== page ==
13. The semiconductor memory device as set forth in claim 12, wherein said iterative process performs read access operations at a plurality of access margin value settings to determine an optimal setting.
Description
CLAIM OF PRIORITY UNDER 35 U.S.C. §120 & 37 C.F.R.

This nonprovisional application is a continuation application claiming the benefit of the following prior United States patent application entitled: SYSTEM AND METHOD FOR PROVIDING ADJUSTABLE READ MARGINS IN A SEMICONDUCTOR MEMORY, filed Aug. 9, 2002, application Ser. No. 10/216,598, now U.S. Pat. No. 7,114,118 in the name(s) of: Alexander Shubat, which is hereby incorporated by reference.

CROSS-REFERENCE TO RELATED APPLICATION(S)

This nonprovisional application discloses subject matter related to the subject matter disclosed in the following commonly owned co-pending U.S. patent application(s): (i) EMBEDDED TEST AND REPAIR SCHEME AND INTERFACE, application Ser. No. 10/144,020, filed May 13, 2002, in the name(s) of: Alexander Shubat and Randall Lee Reichenbach, now issued as U.S. Pat. No. 7,093,156; (ii) SEMICONDUCTOR MEMORY WITH MULTIPLE TIMING LOOPS, application Ser. No. 10/279,428, filed Oct. 21, 2002, in the name(s) of: Deepak Sabharwal, now issued as U.S. Pat. No. 6,711,092; which is (are) hereby incorporated by reference.

BACKGROUND

1. Technical Field

The present invention relates generally to semiconductor memories. More particularly, and not by way of any limitation, the present invention is directed to a system and method for providing adjustable access margins in a semiconductor memory device.

2. Description of Related Art

Silicon manufacturing advances today allow true single-chip systems to be fabricated on a single die (i.e., System-On-Chip or SOC integration). However, there exists a “design gap” between today's electronic design automation (EDA) tools and the advances in silicon processes which recognizes that the available silicon real-estate has grown much faster than has designers' productivity, leading to underutilized silicon. Unfortunately, the trends are not encouraging: the “deep submicron” problems of non-convergent timing, complicated timing and extraction requirements, and other complex electrical effects are making silicon implementation harder. This is especially acute when one considers that analog blocks, non-volatile memory, random access memories (RAMs), and other “non-logic” cells are being required. The gap in available silicon capacity versus design productivity means that without some fundamental change in methodology, it will take hundreds of staff years to develop leading-edge integrated circuits (ICs).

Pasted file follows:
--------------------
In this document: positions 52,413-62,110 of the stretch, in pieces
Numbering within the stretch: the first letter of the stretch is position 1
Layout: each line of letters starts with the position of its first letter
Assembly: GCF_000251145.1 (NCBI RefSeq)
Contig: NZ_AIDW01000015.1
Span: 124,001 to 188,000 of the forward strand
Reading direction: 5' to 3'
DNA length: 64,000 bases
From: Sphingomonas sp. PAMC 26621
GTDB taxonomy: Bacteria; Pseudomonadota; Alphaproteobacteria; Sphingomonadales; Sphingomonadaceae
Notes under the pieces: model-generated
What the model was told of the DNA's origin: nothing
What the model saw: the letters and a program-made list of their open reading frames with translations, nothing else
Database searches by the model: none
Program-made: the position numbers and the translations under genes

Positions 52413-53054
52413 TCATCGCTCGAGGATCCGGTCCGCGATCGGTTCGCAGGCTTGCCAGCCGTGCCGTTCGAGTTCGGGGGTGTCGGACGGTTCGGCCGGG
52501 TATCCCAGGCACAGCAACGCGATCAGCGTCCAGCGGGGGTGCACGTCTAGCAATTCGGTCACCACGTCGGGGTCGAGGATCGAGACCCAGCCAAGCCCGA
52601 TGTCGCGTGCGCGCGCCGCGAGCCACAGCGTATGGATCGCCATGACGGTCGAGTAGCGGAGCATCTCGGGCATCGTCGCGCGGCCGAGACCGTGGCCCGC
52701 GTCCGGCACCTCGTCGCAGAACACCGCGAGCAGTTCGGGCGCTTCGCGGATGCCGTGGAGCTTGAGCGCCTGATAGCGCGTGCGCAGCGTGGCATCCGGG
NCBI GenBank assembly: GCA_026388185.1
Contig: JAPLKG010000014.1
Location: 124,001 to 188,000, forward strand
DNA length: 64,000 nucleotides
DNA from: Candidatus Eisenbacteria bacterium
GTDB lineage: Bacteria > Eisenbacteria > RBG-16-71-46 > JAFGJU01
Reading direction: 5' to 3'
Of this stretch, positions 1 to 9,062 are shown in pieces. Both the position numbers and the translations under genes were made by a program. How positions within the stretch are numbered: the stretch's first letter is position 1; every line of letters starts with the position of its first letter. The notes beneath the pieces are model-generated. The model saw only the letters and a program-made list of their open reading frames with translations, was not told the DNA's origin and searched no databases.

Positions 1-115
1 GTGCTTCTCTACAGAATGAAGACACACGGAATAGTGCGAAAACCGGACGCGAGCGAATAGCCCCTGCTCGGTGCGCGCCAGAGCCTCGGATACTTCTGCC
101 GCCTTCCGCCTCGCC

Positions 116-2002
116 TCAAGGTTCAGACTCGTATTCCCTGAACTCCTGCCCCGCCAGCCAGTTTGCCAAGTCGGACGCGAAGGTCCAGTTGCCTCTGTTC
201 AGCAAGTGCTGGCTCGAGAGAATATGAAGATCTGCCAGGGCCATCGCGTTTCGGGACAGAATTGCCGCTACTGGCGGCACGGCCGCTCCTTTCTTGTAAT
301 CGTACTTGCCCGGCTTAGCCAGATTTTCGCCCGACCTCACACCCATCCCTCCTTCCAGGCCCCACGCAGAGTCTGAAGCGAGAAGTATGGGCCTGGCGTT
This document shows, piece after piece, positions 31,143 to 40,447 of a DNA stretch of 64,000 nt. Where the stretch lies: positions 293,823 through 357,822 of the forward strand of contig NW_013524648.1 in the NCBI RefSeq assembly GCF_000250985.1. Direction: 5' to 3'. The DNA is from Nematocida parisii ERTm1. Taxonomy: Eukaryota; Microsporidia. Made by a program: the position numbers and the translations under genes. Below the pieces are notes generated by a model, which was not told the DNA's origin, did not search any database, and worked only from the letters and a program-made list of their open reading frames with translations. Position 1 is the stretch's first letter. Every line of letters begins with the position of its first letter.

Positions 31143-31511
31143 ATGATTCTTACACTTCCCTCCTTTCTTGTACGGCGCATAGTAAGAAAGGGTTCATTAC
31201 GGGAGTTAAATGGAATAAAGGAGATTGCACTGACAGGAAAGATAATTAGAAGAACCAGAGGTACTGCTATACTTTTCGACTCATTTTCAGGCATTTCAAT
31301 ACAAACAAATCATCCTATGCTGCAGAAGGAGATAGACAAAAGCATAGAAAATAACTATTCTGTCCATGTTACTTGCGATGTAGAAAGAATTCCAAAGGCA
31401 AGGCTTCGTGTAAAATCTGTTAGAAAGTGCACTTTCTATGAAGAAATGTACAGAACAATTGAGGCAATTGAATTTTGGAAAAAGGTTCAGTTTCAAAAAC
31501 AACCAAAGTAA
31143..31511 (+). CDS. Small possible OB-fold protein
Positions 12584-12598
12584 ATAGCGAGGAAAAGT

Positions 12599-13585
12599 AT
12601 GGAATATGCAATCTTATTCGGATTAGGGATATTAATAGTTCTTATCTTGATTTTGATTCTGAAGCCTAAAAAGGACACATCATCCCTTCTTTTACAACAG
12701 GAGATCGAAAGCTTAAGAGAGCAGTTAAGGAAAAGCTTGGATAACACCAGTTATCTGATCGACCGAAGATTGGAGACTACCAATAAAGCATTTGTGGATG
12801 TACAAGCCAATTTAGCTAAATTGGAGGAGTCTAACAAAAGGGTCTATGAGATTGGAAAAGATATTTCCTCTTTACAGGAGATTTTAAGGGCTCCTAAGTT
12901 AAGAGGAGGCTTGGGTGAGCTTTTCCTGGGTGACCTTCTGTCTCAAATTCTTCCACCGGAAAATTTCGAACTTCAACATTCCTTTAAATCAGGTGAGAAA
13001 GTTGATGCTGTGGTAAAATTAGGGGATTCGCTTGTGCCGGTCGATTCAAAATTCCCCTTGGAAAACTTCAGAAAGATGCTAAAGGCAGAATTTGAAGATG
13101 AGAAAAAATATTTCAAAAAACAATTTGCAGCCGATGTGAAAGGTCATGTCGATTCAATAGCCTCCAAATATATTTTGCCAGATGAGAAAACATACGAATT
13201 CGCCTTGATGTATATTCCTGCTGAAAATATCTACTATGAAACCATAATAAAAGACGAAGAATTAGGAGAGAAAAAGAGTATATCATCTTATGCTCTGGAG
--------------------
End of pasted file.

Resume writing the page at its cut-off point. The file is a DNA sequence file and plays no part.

Design re-use has emerged as the key methodology solution for successfully addressing this time-to-market problem in semiconductor IC design. In this paradigm, instead of re-designing every part of every IC chip, engineers can re-use existing designs as much as possible and thus minimize the amount of new circuitry that must be created from scratch. It is commonly accepted in the semiconductor industry that one of the most prevalent and promising methods of design re-use is through what are known as Intellectual Property (“IP”) components—pre-implemented, re-usable modules of circuitry that can be quickly inserted and verified to create a single-chip system. Such re-usable IP components are typically provided as megacells, cores, macros, embedded memories through generators or memory compilers, et cetera.

It is well known that memory is a key technology driver for SOC design. It is also well known that performance parameters such as access time, overall memory cycle time, power consumption, et cetera, play a pivotal role in designing a memory circuit, whether provided in an embedded SOC application or as a stand-alone device. These parameters can be critically dependent on the topology of a memory array. For high-speed memories, accordingly, it is desirable that these parameters such as access time are optimized regardless of the memory array sizes.

To achieve efficiency, access operations in most memories today are provided to be self-timed. That is, memory accesses typically require only a rising edge of an external clock signal, which is used to manufacture an internal memory clock that provides a time base for access operations. A shutdown signal is subsequently generated for effectuating access shutdown. Thus, in essence, a Self-Timed Clock (STC) is imposed on the memory accesses.

Many techniques are available for generating the self-timed access clock in current memories. Regardless of the implementational variations, the basic concept remains the same: selecting a particular array wordline (WL) based on address signals specified for an access operation, monitoring array bitline(s) (BLs) to determine if they have discharged to a particular level, and turning off the WL at an appropriate time.

It should be appreciated that the conventional STC schemes are highly sensitive to the array sizes because the electrical characteristics—therefore, timing delays—are topology-dependent. As a consequence, while a specific STC arrangement may be satisfactory with respect to a memory device of particular size and aspect, it may be entirely inadequate for other memory sizes. This deficiency is especially exacerbated in compilable memories which, by definition, are capable of generating numerous memory instances having different array sizes, aspect ratios, and I/O configurations, thereby necessitating different STC settings to optimize read accesses.